Pirapitinga can be taken on fly with a fast action 9 or 10-weight fly rod. They will take some of the same flies listed in the dorado section, including heavily-dressed 3/0 Cloussers and Muddlers (they seem to prefer blue for some strange reason). They also take "fruit flies," which are nothing more than brightly-colored deer hair (yellow or bright orange are good) spun and clipped to look like a chestnut-sized jungle fruit.
Pirapitinga are one of the best fighting fish in freshwater. Recently explored fisheries in Brazil have given easier access to sportfishermen. It won't take long for the word to spread and for these big bruisers to be recognized and valued for their extraordinary sportfishing prowess.
Telling them apart
Pirapitinga are more deeply rhomboidal than their evenly oval cousins. Their coloring is more muted, typically a light blue-gray to steely gray above and a darker gray to brownish gray below. The pirapitinga's dentiton is different as well, sporting a second row of molars in the upper jaw as opposed to the tambaqui's single row.
The Fish, the Forest & the Fruit
Tambaqui, the largest of all the characins, are creatures of the Amazon's flooded forest. The pulsative nature of Amazonia's lowland rivers creates vast flooded forests during the region's long rainy seasons. Rivers flood their banks and inundate adjacent varzea (flooded) forests. As though a dinner bell were rung, the area's wildlife flocks to the new border between land and water to feast on a banquet of flowers, seeds and fruits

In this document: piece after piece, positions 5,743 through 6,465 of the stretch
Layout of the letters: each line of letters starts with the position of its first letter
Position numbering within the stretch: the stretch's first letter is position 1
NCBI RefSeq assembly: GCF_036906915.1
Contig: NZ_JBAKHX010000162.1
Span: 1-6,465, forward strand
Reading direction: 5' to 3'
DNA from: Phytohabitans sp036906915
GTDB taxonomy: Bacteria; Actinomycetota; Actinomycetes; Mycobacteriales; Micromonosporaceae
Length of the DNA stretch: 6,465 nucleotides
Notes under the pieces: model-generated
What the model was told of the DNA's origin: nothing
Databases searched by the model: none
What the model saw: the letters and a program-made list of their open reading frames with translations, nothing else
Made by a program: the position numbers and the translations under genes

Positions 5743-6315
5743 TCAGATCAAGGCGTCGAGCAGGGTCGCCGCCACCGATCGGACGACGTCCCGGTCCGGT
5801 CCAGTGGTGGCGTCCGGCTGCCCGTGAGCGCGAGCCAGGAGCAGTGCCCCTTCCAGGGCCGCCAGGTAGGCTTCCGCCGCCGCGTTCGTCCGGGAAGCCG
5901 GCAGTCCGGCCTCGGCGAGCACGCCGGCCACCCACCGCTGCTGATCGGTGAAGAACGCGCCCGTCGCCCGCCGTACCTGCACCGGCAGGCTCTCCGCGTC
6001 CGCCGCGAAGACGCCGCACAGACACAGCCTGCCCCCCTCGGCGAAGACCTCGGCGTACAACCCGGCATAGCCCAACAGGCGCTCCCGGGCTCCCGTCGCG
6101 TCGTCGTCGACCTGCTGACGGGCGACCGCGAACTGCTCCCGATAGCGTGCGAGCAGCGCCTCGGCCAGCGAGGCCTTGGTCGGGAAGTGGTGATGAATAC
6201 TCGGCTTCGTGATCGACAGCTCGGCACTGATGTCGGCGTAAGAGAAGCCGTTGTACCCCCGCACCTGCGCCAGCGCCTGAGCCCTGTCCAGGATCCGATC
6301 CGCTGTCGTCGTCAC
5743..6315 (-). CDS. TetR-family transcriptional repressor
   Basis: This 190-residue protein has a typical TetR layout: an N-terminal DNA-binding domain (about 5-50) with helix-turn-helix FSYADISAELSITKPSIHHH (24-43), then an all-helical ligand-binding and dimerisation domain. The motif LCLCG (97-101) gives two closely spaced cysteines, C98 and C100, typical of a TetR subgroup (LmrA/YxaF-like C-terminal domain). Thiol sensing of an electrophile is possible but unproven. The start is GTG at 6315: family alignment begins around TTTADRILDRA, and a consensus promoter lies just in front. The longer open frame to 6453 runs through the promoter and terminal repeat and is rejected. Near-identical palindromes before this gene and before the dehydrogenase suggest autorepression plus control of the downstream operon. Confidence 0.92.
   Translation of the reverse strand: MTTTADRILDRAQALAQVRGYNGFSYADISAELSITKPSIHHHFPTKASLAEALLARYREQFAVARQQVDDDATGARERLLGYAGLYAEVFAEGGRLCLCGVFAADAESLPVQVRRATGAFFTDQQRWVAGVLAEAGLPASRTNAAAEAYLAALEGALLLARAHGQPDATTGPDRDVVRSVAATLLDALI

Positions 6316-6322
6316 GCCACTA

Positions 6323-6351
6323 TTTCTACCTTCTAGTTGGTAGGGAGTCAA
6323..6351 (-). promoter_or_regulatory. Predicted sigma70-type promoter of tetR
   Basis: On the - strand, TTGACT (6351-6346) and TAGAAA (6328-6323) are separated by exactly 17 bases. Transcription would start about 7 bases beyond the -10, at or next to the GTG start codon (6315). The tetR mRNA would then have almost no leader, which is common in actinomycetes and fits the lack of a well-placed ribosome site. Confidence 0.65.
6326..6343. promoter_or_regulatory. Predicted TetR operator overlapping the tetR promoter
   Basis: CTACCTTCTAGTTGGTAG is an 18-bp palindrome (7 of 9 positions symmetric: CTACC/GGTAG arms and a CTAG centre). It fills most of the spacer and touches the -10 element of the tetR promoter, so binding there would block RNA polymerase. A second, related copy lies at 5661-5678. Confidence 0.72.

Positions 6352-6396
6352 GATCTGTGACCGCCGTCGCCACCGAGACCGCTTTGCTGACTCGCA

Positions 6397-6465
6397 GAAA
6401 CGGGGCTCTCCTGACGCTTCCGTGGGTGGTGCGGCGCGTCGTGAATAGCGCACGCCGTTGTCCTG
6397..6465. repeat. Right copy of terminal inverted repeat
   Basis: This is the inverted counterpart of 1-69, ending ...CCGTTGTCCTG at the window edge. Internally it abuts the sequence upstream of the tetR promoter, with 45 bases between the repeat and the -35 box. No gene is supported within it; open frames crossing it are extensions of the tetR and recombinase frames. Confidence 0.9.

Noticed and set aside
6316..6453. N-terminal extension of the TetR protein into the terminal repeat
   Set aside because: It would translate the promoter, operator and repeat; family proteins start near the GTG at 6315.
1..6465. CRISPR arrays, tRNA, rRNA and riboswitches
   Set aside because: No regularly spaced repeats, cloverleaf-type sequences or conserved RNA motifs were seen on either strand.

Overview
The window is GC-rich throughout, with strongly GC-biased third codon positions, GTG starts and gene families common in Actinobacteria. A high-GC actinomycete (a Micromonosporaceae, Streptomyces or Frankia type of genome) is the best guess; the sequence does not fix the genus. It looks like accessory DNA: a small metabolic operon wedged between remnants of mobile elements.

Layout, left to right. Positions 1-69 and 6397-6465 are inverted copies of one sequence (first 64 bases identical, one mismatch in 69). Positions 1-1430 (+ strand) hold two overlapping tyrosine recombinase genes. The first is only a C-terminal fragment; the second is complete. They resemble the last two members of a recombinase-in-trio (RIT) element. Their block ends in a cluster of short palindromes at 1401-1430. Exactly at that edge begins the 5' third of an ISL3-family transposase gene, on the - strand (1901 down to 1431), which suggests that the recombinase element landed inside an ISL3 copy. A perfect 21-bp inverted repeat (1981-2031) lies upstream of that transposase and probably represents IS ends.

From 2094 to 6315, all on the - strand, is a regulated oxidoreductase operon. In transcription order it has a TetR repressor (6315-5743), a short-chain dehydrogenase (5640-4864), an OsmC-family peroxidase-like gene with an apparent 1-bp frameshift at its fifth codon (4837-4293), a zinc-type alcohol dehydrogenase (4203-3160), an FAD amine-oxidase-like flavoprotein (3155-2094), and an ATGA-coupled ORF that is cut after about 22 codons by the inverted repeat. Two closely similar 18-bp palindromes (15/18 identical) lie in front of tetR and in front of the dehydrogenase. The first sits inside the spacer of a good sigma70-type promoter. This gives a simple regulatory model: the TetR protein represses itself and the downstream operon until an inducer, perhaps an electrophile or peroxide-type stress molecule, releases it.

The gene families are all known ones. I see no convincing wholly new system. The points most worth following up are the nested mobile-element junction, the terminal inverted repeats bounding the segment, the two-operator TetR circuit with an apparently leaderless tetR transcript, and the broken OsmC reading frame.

Tambaqui are an integral part of the varzea's life cycle. Feeding on the bounty of fruits and nuts that drop into the water, they become an important mechanism for seed dispersal. Many jungle fruits contain an outer pulp and a hard inner seed(s). When small seeds are ingested they are not always crushed by the tambaqui's powerful jaws. Passing through the fish's digestive system, the seeds are scarified by the process and then excreted, often far from the parent tree. Later, when the waters recede, the prepared seed is able to sprout in the newly exposed dry land, far from where it was dropped.
When the varzea drains, well-fed tambaqui leave the small tributaries and form large migrating schools in the main rivers. Their large fat reserves, built up during the rainy season are used during their upriver journeys and ensuing spawning. It's believed that their eggs are dispersed in the grassy levees along the river. The dry season provides slim pickings for the small fraction of tambaqui who do not migrate. Those remaining in small tributaries will often turn to small fishes and insects to help fill their empty stomachs, providing an opportunity for lucky anglers.
Tambaqui are an important food fish. They have recently begun to be raised in fish farms to meet the market demand. This bodes well for the future of natural populations.
What do they eat?
Although known primarily as fruit, nut and flower eaters, pirapitinga, when the waters recede, will give up their vegetarian ways for a more opportunistic diet. With their main food source gone, they will eat small fish, invertebrates, leaves or grass. Perhaps the oddest thing is their penchant to eat Yo-Zuri surface squirts. These day-glo plastic baits are designed to resemble saltwater squid. What makes them eat these lures? Surely they've never seen squid in their native waters!